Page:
It's getting new rings with a dingle ball hone this time instead of the flat stone hone I used last time (which probably did more harm than good). New 0.001" oversized bearings to tighten up the bottom end. As for knurling, I didn't measure out the bore versus piston diameter, but I'm not sure how much run time this engine got after the over bore, but there is no ridge at the top of the cylinder, but on the same token, if there was ever a cross hatched hone done, it was gone.

I'm going to be measuring how far the pistons are in the hole. I measured it when I pulled it apart a few years ago but cannot remember the number now. All the pistons are 0.030" over, so I guess whom ever rebuilt it last could only come up with four pistons from one supplier and got the other two to round out the engine. When I first disassembled the engine after getting it I was expecting just the two cylinders to be overbored, lol.

I still am having a pro do my turbo head, this is just going to be me working it over.

I'm going to smooth out the ports and open up around the backside of the valves and smooth out the valve guide bosses. Along with reshaping the chamber around the intake valve. Also remember, for the short turn radius that these valves are canted, not straight up and down. I'll cc all the chambers and match them up best I can then run the compression calc's with all the other pertinent measurements and then shave the head accordingly to bring the compression up to 9.0-9.5:1 if I can, but it may be tough to even get that high with these pistons. I'm thinking about having the intake/exhaust surface shaved some, but I don't think it can be shaved enough to true up the 1/16th to 1/8th inch gap on the intake. When I call the machine shop on Monday I'm going to see how much and if he can install bronze inserts on the valve guides to tighten up the seal around the valve stems. Or speaking of knurling, maybe I'll inquire about doing that to the valve guides.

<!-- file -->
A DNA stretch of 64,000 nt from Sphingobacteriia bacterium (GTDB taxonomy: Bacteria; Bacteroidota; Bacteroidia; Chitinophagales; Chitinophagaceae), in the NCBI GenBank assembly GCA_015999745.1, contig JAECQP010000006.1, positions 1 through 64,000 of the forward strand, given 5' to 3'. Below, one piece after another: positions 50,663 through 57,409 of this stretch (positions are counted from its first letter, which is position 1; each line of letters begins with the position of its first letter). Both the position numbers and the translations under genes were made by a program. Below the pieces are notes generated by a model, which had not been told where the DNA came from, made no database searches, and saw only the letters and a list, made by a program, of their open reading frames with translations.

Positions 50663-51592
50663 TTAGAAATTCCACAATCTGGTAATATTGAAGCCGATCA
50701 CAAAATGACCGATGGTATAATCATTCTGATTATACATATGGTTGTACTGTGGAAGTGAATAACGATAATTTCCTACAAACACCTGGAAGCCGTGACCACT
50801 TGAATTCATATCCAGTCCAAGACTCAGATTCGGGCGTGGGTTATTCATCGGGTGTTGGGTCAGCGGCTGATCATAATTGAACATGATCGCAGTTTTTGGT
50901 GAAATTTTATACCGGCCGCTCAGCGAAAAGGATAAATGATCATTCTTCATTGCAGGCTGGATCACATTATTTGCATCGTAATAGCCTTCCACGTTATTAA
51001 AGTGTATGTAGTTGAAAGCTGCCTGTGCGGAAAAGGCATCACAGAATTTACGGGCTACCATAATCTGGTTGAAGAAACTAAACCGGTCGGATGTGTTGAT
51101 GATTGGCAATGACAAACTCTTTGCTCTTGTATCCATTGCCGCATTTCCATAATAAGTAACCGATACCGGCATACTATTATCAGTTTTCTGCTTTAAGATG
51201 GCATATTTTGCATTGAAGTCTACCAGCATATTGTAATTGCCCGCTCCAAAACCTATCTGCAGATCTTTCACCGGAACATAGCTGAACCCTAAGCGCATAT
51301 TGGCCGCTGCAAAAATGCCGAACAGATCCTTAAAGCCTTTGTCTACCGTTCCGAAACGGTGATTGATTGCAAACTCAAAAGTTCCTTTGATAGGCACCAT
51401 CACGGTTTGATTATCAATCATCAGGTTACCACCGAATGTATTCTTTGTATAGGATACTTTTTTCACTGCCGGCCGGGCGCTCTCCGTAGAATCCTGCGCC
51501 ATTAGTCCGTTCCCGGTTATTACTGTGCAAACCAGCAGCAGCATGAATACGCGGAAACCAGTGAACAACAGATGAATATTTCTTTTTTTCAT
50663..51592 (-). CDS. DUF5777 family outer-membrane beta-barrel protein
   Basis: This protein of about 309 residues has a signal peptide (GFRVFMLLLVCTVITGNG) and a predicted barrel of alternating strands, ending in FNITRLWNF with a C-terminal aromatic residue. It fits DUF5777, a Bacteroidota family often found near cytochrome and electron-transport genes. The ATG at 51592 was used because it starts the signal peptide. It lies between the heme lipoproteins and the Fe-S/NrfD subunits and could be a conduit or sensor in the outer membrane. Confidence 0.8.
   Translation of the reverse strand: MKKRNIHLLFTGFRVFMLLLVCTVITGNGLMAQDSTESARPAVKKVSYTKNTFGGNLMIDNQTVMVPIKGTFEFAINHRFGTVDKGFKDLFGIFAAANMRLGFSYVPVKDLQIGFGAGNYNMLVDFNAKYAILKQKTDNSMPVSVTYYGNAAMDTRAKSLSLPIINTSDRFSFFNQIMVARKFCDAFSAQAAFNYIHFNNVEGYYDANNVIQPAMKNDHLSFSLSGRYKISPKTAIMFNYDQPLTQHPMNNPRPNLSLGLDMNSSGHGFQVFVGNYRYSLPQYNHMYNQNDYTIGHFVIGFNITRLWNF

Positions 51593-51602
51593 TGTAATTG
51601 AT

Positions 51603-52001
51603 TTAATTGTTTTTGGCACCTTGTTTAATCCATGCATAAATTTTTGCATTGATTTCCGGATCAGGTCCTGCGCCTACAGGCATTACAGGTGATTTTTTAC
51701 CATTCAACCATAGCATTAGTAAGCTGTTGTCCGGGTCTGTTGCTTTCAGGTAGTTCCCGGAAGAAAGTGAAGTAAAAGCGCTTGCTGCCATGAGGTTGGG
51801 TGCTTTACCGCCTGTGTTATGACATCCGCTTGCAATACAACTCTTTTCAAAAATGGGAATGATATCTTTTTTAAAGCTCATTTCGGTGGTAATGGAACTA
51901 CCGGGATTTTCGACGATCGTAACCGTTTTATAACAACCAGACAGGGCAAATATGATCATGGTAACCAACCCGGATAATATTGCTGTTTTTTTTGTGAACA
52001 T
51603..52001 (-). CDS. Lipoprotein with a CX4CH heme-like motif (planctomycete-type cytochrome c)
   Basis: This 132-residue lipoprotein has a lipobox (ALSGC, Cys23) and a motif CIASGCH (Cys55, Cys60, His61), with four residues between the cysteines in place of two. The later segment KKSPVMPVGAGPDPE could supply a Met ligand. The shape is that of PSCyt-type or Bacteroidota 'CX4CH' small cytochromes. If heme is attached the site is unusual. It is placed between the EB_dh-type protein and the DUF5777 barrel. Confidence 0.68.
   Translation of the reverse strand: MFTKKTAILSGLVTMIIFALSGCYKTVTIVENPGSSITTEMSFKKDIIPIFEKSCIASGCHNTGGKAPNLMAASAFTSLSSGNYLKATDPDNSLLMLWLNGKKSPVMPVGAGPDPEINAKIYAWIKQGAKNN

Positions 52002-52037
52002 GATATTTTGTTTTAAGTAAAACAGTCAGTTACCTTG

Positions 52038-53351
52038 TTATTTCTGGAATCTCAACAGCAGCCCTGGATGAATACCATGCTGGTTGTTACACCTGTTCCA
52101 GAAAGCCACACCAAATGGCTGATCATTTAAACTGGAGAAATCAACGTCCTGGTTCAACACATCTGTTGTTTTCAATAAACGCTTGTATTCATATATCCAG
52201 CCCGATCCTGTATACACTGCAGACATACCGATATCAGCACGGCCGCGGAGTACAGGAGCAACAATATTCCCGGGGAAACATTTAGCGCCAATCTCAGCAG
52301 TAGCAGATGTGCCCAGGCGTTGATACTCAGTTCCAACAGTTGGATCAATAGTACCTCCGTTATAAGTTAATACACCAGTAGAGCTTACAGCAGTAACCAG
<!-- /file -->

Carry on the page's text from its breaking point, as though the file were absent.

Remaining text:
I'm going to cut and grind the divider out of the intake plenum as well to promote intake flow. Its also getting more valve spring pressure so I can wind up the engine as high as I want to find peak HP. There is minimal harm in over springing an engine as long as it doesn't eat the cam.
Rebuilding an OHC Pontiac 250 with EFI and a Turbo